We destroyed three laptops to see if their SSDs would still work
Spending hours on YouTube can be productive. Take watching a ton of videos of people smashing stuff. All inspired, we at CyberNews decided to take three perfectly good laptops and attempted to see if hard drives in them would survive an industrial level of destruction. Like a fall down a 50m tall crane.
Destruction breeds creation, as the late '90s hit song 'Californication' accurately points out. We can surely attest that being true, as lust to destroy something consumed our office for longer than we'd like to admit. Enter: hard drive durability test.
To make it as interesting for us and you as possible, we decided to take three working laptops and spectacularly end their existence. But first, let's introduce our unfortunate lab rats we'll be conducting our mad experiment on: Lenovo G550, Toshiba Satellite L30, and Lenovo M5400 Touch.
They were no dummies either. To turn this fun trip into an actual experiment, we stuffed all three laptops with videos our team has tirelessly labored on for days. We want to find out how far we can push the devices and still get to see our sweet, sweet videos.
This construction site served as a laboratory for our destructive experiment
Our lab - a massive construction site, obviously. 164ft crane? Check. Ten-ton excavator? Yep. Road roller? Of course. One of the laptops will leave the crane parachuteless, while the other two will have an uncomfortably intimate encounter with some hardcore machinery.
Good thing is that our team has some very persuasive people on board. Who would have thought you couldn't just rock up to a construction site and politely ask to throw a laptop off a crane. After some successful convincing, the crane owners let us use their machinery. Now we only had to find a way to do it.
Drop it, crush it, smash it
Unsurprisingly, none of us wanted to climb the arm of the crane to drop the laptop. So, we had to MacGyver ourselves a custom-made solution, a device that would trigger-release the laptop into an unforgiving grasp of gravity.
With some DIY expertise from our colleagues, we decided that a wooden box from IKEA will do. Shout out to our incredible teammate who made the actual lever that allowed us to avoid risking our lives for the sake of the experiment.
Seconds before an unsuspecting laptop was turned into a pancake
With all things in place, our first test dummy – Lenovo M5400 Touch - was sent spiraling down, landing on its corner and splattering its remains in all directions. This laptop was equipped with an HDD, and our hopes to retrieve the data were not really high.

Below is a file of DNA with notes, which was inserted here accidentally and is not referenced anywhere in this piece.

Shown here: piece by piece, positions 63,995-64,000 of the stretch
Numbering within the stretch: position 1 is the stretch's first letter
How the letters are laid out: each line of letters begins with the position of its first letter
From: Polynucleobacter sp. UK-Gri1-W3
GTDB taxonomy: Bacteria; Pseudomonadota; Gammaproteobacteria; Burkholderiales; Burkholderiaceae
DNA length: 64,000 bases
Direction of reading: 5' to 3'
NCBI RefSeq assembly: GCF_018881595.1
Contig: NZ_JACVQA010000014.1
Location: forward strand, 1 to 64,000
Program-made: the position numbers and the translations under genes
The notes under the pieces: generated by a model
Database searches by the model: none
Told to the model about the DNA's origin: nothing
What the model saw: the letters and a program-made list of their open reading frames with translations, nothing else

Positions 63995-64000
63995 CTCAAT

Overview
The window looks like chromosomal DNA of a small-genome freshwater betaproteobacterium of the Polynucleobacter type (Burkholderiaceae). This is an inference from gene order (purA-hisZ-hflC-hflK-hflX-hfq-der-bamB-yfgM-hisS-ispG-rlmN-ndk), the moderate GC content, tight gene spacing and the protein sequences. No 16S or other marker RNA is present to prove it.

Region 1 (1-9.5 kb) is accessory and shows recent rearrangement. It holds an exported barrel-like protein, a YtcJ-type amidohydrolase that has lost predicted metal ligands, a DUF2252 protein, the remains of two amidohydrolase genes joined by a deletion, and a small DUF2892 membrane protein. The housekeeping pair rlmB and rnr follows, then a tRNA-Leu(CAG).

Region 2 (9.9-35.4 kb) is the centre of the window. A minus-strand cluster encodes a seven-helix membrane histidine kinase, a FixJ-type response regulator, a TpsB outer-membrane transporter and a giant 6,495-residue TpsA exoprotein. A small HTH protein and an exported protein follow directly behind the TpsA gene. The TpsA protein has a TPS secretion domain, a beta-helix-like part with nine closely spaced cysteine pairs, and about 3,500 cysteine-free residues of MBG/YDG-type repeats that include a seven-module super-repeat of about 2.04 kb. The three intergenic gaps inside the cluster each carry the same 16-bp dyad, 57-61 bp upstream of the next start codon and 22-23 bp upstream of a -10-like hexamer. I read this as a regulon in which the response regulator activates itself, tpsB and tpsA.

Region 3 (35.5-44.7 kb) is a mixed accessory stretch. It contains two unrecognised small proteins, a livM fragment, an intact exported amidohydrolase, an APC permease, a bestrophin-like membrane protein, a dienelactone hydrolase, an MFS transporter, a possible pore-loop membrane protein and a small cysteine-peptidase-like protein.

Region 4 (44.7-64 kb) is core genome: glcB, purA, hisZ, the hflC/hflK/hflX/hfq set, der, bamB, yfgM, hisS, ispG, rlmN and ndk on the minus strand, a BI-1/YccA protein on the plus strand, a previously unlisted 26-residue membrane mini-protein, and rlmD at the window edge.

Our second victim - Lenovo G550, met the full wrath of an excavator bucket. Unsurprisingly, hard metal crushed the poor laptop to smithereens. The driver 'gently' brushed over the crushed laptop to add insult to injury, leaving a trail of debris where once was a working laptop.
Finally, it was time for the Toshiba Satellite L30. Placed firmly on solid ground, the final participant of the experiment was slowly driven over with a several-ton road roller. Once dust left by the metal beast settled, a flattened pancake laptop appeared in front of our eyes.
Surprisingly, it was seemingly in better shape than the previous contender. Now came the time to see whether our precious data was still where the laptops previously were.
An ingenious device, an IKEA crate with a laptop in it, hanging high in the skies
After collecting the remains of our brave test subjects, we headed back to our headquarters to see how the laptops fare against the brutal forces of nature and machinery.
Even though our first test subject, Lenovo M5400 Touch, was dropped from a crane and landed on its corner, the precious HDD turned out to be visually intact. After some screwdriver magic, the CyberNews team removed the HDD from a fallen laptop and plugged it into a working computer.
To much of our gasping surprise, we were able to play the video that was stored on the HDD effortlessly. Apparently, HDDs are far better equipped against a 50-meter fall than any of us imagined.
We tested the pancaked Toshiba second. Dust from the construction side infested the computer's insides, but our team could retrieve the SSD of the once working laptop. After plugging the drive-in, however, we found it was dead.
Remains of destroyed equipment ready for thorough testing
Lastly, we easily took out the SSD from the Lenovo G550, which we smashed with an excavator bucket. Even though the excavator crushed the laptop to pieces, the SSD was fine, and after plugging it into our computer, we found out that our videos were alive and well.
Two out of three. Not bad, and a lot better than we expected. So, in case of the unfortunate event of your favorite laptop smashing to the ground, don’t tear up just yet. It’s likely your precious data is entirely salvageable. After all, as we’ve shown, high altitude is not necessarily a death sentence even to an HDD.
When you’re confident that your data is safe from physical threats, it’s time to turn your attention online. Threat actors roam the web, and you might never know who’d like to take a peek at what’s inside your computer. To defend yourself against unwanted attention, be sure to have a decent password manager and use a VPN to hide from whoever might want to eavesdrop.
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